In our case, we wanted to include Python. There are many interpreters for that language, but the most popular is CPython. Most things in the Python world run on top of CPython. We wanted to work out how to embed that interpreter into Tyk.

This required us to dig deep into the Python code itself. There was a lot of research and a lot of testing. On the Go side, this wasn’t something common – it was quite a new scenario.

What did all of this complex work mean for Tyk’s users?

Martin: Well, the gateway does things in a certain way. It’s opinionated in how it will move a proxy request from A to B, do some authentication, some transforms, etc.

But imagine in a typical company, somebody creates a service everybody is dependent on. It was created ten years ago, and the person no longer works there. This happens WAY more often than you might think! It might run on a laptop under a desk with a big sticker on it saying: “Do not switch off!”

Nobody understands how to use this thing, but it keeps ticking over. The company is dependent on it, but they can’t change it. It could be an authentication service or a data service – but it’s not something standard or recognised.

As a company, we can’t take something like that on and say we’ll build support for it. So we need to be able to take all the good stuff we have, and then create some kind of exception in the flow for when we arrive at this “unique” system and it does what it was created to do, such as validate a request.

That’s the value-add for the user. We can make these legacy systems fit into everything else we do. It’s different for each customer – they all have their own things that they want and need for their specific use cases.

It’s a different design philosophy to most of our competitors, especially in the open core/open source world. You would usually have a proxy API gateway that doesn’t really do anything apart from getting a request from A to B.

Instead of having all the functionality – like transforms, timing, tracing, authentication – built in, you have to use plugins. You essentially build your entire application out of plugins. It’s along the lines of how WordPress works.

With Tyk, we put as much as we can into the system so you can be guaranteed that it works. We go through a whole testing process, so you get something that’s highly functional out of the box. The plugins are for the exceptions to the rule – for when you have to go and integrate with something weird in the infrastructure. The focus is different.

So users can make big changes to how requests work by putting some logic in the gateway.

A good example is something really short term: one of our older clients had a big switchover, where all their websites needed to enforce HTTPS instead of HTTP. They were a big content provider – a newspaper. For all of the content they had in the database, all of the images were HTTP links instead of HTTPS. They needed to change those, but the database team wasn’t available for another week – not in time for the deadline they needed to hit.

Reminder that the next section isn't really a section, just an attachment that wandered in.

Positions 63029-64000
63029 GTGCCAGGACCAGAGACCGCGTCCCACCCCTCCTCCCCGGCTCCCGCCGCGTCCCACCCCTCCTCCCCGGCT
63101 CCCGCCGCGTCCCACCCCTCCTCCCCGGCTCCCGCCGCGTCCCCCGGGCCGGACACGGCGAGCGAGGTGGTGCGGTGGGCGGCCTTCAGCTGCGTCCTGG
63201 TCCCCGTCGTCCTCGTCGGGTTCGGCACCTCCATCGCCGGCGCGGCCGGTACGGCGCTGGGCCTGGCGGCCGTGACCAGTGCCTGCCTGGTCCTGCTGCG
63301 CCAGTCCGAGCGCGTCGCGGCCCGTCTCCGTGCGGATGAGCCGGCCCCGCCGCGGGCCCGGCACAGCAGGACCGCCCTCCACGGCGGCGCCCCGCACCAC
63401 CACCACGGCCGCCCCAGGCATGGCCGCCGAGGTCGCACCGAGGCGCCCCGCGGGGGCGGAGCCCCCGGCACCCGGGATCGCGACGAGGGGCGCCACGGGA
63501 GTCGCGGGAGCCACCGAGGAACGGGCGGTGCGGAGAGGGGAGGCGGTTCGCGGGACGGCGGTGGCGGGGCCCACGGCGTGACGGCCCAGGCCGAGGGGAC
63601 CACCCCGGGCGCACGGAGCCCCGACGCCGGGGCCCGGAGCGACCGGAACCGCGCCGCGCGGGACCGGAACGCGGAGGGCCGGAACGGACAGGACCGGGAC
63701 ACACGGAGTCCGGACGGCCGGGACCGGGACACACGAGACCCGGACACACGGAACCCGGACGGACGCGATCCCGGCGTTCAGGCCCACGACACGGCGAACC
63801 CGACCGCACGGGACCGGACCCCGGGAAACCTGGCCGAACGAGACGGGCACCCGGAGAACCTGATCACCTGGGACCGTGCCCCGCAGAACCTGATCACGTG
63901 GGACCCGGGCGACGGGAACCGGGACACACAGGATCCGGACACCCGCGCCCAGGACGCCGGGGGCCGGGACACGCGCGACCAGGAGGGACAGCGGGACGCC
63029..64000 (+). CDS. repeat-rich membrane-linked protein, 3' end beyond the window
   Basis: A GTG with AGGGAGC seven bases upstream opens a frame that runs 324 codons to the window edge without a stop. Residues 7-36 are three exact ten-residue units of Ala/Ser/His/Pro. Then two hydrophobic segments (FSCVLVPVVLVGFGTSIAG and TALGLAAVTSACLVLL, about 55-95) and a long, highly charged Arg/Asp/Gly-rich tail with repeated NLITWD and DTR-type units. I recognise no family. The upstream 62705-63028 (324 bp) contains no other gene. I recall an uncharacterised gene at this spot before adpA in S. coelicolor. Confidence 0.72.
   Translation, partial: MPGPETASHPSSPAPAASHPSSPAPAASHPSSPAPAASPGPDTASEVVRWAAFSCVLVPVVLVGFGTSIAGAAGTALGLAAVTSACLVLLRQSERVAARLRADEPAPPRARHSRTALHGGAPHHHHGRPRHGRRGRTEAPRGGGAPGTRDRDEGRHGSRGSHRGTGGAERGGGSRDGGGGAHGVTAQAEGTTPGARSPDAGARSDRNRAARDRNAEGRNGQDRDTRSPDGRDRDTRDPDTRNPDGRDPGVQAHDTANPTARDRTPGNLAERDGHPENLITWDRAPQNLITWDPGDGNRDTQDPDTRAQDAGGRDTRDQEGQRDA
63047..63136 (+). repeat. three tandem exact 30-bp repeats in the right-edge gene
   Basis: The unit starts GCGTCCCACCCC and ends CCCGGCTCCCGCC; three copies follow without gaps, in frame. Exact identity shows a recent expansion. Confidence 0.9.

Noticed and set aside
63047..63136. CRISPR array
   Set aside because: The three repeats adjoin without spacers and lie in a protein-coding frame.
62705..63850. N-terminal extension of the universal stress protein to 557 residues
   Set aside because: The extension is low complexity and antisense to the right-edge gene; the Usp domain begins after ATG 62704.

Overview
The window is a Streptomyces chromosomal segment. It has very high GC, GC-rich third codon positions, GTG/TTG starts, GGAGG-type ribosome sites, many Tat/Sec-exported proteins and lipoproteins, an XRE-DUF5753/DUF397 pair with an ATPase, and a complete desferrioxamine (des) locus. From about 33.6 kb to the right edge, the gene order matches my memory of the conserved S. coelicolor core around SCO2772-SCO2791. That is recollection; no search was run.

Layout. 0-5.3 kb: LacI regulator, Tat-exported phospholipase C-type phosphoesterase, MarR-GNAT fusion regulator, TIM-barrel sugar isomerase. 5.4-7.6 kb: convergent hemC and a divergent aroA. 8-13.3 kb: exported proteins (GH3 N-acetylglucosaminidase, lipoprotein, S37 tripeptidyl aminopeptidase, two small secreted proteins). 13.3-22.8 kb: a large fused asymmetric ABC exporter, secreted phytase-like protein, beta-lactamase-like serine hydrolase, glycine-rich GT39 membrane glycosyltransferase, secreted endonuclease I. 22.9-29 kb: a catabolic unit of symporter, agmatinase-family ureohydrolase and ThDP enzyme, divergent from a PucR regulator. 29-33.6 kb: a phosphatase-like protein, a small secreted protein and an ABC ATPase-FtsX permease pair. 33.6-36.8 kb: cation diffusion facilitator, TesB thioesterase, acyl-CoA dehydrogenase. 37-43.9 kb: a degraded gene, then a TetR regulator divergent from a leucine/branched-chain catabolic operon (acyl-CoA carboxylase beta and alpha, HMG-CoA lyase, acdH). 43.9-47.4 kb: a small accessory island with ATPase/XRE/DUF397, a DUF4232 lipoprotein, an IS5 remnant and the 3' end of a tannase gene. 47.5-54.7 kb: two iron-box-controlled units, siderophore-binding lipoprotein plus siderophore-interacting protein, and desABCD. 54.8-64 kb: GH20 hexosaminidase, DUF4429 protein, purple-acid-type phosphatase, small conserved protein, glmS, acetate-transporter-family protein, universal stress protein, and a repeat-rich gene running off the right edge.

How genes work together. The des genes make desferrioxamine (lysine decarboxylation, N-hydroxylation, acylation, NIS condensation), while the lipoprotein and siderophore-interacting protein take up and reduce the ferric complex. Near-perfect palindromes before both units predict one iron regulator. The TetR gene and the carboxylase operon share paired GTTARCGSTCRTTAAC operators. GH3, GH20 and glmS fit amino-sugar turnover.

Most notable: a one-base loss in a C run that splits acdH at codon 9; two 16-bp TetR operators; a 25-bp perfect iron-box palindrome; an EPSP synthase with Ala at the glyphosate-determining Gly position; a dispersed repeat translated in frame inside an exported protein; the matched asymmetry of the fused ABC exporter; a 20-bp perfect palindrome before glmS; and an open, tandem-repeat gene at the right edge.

So instead of updating the database, they went into the gateway and setup a plugin that would analyse the content that came from the server, modify all the URLs it found, and then send that back. It’s the kind of thing you’d only do for a short stopgap; you wouldn’t do it in long-term production. But that’s the kind of stuff we’re talking about.

Another example: a customer could have their own authentication system using something we don’t support. That customer could use a plugin to work around that.

If we’d said that we only support Go-based plugins, the customer would need somebody who knows Go well enough to write and support a plugin. The same applies to Lua. We picked JavaScript and Python because they’re super popular languages, and most people know them.

But then we also added the GRPC component, thinking that if you’re a Java shop, that can be quite a closed universe. Like .NET shops, they don’t tend to run other applications. You need to help those people out as well, and that’s where the GRPC support comes in.

People can write a plugin in the way they know, maintain it in the way they know, and the gateway keeps on trucking.

Is the way Tyk handles this the same now, or have things evolved?

Martin: It’s moved a long way from what we started out with. Matías has taken it really far. It’s now with the wider team. A lot of work could still be done, but it’s highly functional.

Sometimes you can do things in one language that you can’t do in another. It can be really annoying for a plugin developer if you say “Well, you can’t do that in JavaScript, but you can do it in Python.” We’ve ironed out most of that now, but it’s still a factor!

Have there been any bumps in the road that you’ve not been able to get around?

Matías: Performance issues have been difficult, especially around Python. We always try to build the most high-performance code possible, but Python has some limitations. Go, also, can have performance issues when interacting with it.